Want more 2019 action on Amazon Prime? 21 Bridges - Well this just landed, surprisingly early, presumably due to the lockdown, with Black Panther's Chadwick Boseman elevating this fun and frantic genre entry. It's just a shame there aren't really that many bridges of relevance here (even more ironic given the original title was 17 Bridges)..
Action fans will likely have a soft spot for Jason Statham, who almost single-handedly kept the genre alive in an era where all the old icons were flagging with no-one new to take their place. His Transporter films are huge fun, but he's often underestimated in his attempts to do something different - the wacky insanity of Crank is not to be forgotten. Unfortunately, almost all of his more dramatic turns were largely ignored, leading to an increasing number of roles where they clearly wrote in unnecessary martial arts scenes just so he could do what he does best. Nonetheless, many of these are worth checking out for the attempts to do something a little bit different within the genre (and studio/typecast) restrictions, including the likes of Blitz and Hummingbird, and this title, Safe, which is enthusiastically stylish, impressively innovative and refreshingly unpredictable, seeing Statham's believably suicidal ex-cop reluctantly forced back into action when he comes across a young girl being kidnapped.
Want more Jason Statham on Amazon Prime? Wild Card, Parker or Transporter 3 – With no Blitz on Prime, you mostly have to make do with some of Statham's other flawed fare, Transporter 3 being the worst-by-far of the Transporter films, Parker being a wasted shot at bringing the character from Lee Marvin's crime classic Point Blank and Mel Gibson's impressive later adaptation, Payback, into a modern franchise, ill-advisedly injecting an unnecessary Jennifer Lopez and largely unnecessary (but for, well, Statham) action into the disjointed thriller, and Wild Card doing similarly odd work on remaking Burt Reynold's original. Enjoyable in parts, they're flawed fare most notable for Statham's consistent attempts to at least try and do something different. And don't even try to understand the mess that is War, his team-up with Jet Li. Thankfully, there is Hummingbird - which you'll find under the title Redemption - and it's worth checking out for something a little different from The Stath.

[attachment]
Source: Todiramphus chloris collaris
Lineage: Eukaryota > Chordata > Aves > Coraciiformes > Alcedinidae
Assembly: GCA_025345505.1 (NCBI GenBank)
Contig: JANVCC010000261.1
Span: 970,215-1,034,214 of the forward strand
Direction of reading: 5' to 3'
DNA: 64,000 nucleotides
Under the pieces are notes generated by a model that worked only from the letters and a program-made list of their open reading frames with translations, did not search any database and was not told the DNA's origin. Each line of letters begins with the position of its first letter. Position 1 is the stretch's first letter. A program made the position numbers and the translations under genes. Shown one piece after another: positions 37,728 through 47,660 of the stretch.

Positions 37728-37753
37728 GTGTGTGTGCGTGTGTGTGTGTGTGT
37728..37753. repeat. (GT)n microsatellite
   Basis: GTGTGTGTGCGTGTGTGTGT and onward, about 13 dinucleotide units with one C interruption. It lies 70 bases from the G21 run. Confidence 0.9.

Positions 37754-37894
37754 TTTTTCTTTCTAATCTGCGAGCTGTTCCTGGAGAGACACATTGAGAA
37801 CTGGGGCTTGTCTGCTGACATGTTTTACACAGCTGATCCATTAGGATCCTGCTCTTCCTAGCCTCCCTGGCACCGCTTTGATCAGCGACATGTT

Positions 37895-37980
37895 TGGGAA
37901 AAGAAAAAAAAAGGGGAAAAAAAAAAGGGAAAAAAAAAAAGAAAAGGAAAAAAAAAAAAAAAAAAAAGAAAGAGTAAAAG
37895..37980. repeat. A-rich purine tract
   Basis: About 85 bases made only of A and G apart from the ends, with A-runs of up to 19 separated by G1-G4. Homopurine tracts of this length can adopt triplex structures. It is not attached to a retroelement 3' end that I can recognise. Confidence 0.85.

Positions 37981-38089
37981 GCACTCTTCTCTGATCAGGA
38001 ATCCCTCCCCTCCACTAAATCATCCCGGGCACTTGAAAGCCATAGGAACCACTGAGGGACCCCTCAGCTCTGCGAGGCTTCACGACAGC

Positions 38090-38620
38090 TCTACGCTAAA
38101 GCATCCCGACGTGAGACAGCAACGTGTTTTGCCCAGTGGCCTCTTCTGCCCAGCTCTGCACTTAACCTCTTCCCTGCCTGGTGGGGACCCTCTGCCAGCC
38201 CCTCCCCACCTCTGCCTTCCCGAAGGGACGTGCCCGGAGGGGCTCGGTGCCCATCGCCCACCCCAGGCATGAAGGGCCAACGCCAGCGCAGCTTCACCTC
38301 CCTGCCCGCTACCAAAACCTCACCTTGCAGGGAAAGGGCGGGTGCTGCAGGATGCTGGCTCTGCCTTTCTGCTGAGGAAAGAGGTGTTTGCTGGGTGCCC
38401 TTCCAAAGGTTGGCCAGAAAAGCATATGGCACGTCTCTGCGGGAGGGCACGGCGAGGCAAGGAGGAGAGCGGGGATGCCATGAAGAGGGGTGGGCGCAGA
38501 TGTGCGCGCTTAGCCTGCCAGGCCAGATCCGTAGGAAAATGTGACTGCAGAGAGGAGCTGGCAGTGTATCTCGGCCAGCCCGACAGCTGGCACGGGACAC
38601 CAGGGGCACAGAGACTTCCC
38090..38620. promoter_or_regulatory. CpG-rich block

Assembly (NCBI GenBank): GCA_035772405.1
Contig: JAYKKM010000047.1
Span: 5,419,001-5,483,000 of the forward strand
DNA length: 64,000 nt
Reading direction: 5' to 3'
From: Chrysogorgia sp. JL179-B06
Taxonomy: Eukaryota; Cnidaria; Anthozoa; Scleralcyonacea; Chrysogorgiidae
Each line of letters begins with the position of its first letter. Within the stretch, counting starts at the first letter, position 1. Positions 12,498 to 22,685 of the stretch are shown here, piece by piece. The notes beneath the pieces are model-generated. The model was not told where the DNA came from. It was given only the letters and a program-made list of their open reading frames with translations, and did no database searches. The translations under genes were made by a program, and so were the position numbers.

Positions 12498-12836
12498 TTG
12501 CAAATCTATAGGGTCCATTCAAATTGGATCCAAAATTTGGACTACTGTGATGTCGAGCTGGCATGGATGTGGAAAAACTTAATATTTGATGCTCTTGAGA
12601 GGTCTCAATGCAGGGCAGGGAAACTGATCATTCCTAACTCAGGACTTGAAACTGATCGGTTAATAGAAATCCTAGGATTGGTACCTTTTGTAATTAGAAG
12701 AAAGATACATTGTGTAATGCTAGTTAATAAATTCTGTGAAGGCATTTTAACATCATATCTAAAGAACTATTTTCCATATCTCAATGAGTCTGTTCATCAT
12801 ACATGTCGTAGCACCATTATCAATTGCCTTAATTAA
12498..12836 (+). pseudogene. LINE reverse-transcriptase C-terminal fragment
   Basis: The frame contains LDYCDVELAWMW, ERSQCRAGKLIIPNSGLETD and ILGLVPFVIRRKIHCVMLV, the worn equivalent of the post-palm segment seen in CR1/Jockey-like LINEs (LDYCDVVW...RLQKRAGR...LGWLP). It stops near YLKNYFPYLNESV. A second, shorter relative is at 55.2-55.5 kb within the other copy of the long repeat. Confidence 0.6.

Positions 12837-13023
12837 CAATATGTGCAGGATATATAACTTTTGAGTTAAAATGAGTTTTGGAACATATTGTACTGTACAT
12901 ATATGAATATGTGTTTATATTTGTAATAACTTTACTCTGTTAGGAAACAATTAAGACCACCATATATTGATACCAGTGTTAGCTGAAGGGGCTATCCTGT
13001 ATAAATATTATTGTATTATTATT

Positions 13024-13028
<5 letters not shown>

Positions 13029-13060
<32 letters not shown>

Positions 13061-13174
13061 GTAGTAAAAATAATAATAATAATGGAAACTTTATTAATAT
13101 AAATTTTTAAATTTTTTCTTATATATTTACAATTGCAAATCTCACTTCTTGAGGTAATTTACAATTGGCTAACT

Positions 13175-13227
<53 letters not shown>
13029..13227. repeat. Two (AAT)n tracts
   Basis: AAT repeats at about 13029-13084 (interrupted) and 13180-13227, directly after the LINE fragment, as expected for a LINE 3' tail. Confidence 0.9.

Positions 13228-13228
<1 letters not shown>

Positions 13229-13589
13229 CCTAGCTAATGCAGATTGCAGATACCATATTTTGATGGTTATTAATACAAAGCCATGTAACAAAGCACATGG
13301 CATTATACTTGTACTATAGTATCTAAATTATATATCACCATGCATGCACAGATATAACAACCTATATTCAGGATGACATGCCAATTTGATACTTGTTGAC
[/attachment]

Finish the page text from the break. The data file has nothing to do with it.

1. Under Siege
Die Hard spawned myriad replicants over the years, following the formula in a number of different settings with mostly memorable results (from Die Hard 2's own airport setting, to Speed's bus, Sudden Death's stadium, Cliffhanger's mountain, The Rock's Alcatraz, or even the recent Die Hard-in-the-White House, Olympus Has Fallen - trumping White House Down), but Under Siege spun the formula slightly whilst also giving then-upcoming action star Steven Seagal his chance to showcase his unusually impressive aikido martial arts techniques and surprising proficiency with weapons, as his "I also cook" Navy Seal goes up against a wonderfully over-the-top Tommy Lee Jones and Gary Busey on a terrorist-infested battleship. Seagal's success here would go to his head and see his career take basically an up-and-down nosedive after this, but here he was on absolute fire, turning in some cracking set pieces, and memorable face-offs, including a superb improv fight with lots of painful machinery and a tremendous closing knife-fight.
Want more Seagal on Amazon Prime? Under Siege 2: Dark Territory - There are plenty of Seagal duds on here - he's done plenty - including such masterpieces as Code of Honour, End of a Gun, Contract to Kill and Killing Salazar, with even his earlier The Patriot a distinctly odd Seagal offering where he basically tried to eschew martial arts in favour of a homeopathic variation on Outbreak. But Under Siege 2 largely replicates Seagal's Under Siege fun, only on a train, with some solid action and the then-unusual sight of a suited martial arts action star kicking ass (c.f. John Wick).
Talking of John Wick, you might wonder why Keanu Reeves' excellent career-comeback action extravaganza (currently available on Amazon Prime) isn't headlining this list? Well that's because it's hardly a guilty pleasure if it's a genuinely superb action movie. What trashy, maybe even so-bad-they-are good action flicks available on Amazon make your list?